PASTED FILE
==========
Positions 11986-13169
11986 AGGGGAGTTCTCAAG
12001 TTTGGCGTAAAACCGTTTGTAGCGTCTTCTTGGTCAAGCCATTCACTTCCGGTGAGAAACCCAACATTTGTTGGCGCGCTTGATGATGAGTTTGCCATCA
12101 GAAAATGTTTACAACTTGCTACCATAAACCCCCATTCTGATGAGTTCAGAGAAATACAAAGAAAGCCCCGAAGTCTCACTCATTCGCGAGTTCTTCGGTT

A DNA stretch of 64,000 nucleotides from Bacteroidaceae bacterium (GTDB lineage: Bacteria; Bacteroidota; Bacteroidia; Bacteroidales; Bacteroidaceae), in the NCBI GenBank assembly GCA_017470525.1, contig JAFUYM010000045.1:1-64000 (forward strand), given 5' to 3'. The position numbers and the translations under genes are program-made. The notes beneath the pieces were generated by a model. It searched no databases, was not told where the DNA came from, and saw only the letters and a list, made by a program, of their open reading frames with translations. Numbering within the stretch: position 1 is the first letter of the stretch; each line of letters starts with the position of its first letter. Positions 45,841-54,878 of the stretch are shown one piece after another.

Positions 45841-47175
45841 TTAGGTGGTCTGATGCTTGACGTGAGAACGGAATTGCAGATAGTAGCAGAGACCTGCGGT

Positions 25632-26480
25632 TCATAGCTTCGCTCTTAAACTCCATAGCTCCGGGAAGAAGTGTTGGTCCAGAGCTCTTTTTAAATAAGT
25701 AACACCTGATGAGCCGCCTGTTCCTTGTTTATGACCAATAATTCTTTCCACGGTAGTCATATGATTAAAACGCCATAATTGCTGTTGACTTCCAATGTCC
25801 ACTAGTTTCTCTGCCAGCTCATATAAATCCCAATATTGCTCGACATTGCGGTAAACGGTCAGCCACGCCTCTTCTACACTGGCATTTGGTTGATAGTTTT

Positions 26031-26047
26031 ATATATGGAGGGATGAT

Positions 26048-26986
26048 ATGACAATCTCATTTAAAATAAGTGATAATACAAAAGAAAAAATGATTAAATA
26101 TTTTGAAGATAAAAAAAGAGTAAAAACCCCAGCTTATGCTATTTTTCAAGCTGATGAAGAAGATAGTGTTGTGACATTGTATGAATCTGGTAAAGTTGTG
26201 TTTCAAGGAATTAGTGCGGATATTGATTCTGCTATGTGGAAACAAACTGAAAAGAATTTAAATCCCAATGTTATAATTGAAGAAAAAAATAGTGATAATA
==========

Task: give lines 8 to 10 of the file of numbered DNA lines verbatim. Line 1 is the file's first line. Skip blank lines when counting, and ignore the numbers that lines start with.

Positions 25632-26480
25632 TCATAGCTTCGCTCTTAAACTCCATAGCTCCGGGAAGAAGTGTTGGTCCAGAGCTCTTTTTAAATAAGT
25701 AACACCTGATGAGCCGCCTGTTCCTTGTTTATGACCAATAATTCTTTCCACGGTAGTCATATGATTAAAACGCCATAATTGCTGTTGACTTCCAATGTCC